As an independent lawyer you’re already used to a sometimes, frankly, baffling heap of regulation. And there’s a new complication looming on the horizon in the shape of consumer credit that might just catch you out. Its reach might surprise you.
Sweeping changes to the consumer credit regime come into force on April Fool’s Day. By all accounts, they aren’t aimed at law firms but only a fool would ignore them.
Don’t get caught out. You could be affected by your fee arrangements and / or the type of work you do. Read on to find out who’s impacted by the upheaval and what you can do about it now.
Why is this suddenly on the agenda?
Consumer credit activities have always been regulated by the Office of Fair Trading (OFT). Although you might not have known it, any consumer credit activities your firm engaged in were covered by a group licence issued by the OFT to the SRA.
On 1 April, the OFT goes on the Government’s bonfire of quangos and the FCA becomes the new regulator for consumer credit.
The FCA is abandoning the group licence regime, meaning that if you engage consumer credit activities after 1 April 2014, you might need an individual consumer credit licence from the FCA.
So, do law firms engage in consumer credit activities?
You might be caught in the consumer credit net by:
- your fee arrangements, and/or
- the type of work you do
You’ll be caught by the consumer credit regime if:
- your client is an individual or small partnership and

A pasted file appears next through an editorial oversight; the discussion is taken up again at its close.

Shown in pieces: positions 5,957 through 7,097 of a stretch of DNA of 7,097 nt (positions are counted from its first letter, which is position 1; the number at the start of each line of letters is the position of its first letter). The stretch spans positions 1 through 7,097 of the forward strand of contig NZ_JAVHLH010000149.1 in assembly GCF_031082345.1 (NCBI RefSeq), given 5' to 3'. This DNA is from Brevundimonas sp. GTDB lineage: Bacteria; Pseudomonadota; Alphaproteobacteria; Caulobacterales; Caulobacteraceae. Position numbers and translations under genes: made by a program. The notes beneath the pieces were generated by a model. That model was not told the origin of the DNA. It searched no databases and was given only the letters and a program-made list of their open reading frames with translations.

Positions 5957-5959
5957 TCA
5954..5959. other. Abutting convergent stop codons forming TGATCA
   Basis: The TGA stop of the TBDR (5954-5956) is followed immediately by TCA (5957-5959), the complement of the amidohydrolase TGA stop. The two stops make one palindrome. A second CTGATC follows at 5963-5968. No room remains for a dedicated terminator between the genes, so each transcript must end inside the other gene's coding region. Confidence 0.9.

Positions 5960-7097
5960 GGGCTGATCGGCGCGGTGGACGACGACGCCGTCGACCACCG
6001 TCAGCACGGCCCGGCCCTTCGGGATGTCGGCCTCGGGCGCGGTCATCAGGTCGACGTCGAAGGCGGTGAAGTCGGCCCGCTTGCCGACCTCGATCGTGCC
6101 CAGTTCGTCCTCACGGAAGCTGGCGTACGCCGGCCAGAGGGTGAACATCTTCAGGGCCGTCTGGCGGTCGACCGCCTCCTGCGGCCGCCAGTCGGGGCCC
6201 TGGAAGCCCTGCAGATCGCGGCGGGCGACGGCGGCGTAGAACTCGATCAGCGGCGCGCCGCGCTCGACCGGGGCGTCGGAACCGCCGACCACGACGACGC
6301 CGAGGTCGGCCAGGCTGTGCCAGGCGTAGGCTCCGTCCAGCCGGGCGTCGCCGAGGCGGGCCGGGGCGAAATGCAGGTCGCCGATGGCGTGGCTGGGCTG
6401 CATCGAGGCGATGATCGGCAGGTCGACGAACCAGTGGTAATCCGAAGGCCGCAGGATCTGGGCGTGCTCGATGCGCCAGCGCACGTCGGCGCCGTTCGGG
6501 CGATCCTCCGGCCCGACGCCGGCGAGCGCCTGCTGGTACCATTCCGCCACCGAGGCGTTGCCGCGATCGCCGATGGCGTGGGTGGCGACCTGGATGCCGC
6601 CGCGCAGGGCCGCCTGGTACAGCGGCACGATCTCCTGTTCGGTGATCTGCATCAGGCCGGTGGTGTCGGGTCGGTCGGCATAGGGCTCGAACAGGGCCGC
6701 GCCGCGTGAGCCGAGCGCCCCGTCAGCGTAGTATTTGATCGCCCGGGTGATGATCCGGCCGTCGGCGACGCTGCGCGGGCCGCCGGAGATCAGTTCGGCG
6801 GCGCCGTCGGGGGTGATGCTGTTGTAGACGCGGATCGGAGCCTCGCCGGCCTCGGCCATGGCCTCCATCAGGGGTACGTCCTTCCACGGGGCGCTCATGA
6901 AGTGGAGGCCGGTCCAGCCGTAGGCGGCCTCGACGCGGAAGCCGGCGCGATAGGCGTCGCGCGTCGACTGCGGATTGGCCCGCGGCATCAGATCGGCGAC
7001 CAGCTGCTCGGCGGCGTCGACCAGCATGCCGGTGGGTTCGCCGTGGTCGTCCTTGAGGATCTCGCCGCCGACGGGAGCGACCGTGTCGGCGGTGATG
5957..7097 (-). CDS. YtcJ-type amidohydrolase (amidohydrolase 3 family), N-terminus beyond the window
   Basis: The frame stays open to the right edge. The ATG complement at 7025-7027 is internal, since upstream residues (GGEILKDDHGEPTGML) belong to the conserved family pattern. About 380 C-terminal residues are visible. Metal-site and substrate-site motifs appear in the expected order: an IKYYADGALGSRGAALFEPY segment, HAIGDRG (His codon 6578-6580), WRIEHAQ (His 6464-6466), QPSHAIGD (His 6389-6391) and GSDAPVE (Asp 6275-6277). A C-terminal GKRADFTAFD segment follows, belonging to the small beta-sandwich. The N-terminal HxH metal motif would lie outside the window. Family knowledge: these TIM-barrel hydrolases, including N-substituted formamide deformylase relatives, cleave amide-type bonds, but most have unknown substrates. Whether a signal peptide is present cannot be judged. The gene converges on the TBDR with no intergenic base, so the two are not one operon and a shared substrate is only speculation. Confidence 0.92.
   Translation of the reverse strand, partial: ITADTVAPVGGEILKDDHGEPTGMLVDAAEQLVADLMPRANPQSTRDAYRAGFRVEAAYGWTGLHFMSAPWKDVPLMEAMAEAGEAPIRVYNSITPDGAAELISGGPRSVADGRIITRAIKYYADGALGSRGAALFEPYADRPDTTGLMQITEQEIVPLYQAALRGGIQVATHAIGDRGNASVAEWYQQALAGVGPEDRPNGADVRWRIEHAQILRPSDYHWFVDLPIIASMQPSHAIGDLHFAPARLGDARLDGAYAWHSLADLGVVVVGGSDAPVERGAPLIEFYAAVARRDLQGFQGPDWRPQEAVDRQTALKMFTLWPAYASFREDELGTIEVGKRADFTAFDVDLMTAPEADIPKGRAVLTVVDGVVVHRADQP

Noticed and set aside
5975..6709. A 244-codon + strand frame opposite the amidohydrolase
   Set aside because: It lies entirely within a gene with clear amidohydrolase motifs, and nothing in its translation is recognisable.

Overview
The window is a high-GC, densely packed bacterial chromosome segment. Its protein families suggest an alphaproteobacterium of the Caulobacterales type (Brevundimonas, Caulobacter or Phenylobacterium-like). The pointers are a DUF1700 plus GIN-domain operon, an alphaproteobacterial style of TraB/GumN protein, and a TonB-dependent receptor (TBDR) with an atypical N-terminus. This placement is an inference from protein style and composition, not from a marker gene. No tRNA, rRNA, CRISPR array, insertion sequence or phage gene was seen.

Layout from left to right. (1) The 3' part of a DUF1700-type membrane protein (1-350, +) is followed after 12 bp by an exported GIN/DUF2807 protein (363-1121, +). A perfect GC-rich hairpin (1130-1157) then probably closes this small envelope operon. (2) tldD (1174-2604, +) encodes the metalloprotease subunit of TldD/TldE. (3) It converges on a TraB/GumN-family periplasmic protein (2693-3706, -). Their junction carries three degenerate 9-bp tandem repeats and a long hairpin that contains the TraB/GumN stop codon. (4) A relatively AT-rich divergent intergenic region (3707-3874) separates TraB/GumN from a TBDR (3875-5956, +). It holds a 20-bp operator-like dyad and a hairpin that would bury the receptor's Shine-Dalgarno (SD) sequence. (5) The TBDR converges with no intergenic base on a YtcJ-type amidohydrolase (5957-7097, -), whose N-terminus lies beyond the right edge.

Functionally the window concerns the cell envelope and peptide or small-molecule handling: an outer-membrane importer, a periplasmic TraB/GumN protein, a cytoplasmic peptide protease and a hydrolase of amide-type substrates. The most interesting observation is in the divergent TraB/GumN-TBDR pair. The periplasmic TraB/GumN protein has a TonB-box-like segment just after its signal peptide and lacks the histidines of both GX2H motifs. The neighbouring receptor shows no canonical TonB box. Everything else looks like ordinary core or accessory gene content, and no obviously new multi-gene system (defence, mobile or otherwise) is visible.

- you’re extending credit by contractually deferring your fees
The first point is generally straightforward; it’s the second issue that causes problems.
Over the past few years, firms have become more creative with their fee arrangements, for example by reducing fees for early payment or agreeing fixed fees for payment upfront. We’ve analysed 12 examples of the sorts of fee arrangements that exist within the legal market. Some of these could feasibly involve consumer credit but most don’t satisfy the definition of ‘credit’ in CCA 1974, case law and commentary. Remember, if there’s no credit, there can’t be a consumer credit agreement.
Here’s my tip: avoid consumer credit fee arrangements altogether, not for licencing reasons but because:
- requirements regarding form, content and execution of consumer credit agreements are extremely onerous
- the consequences of getting it wrong are potentially disastrous (unenforceable agreement)
- the minefield of potential exemptions should only be navigated by an experienced consumer credit expert
The type of work you do
Your work type (rather than your fee arrangements) is much more likely to stray into the territory of regulated consumer credit activities.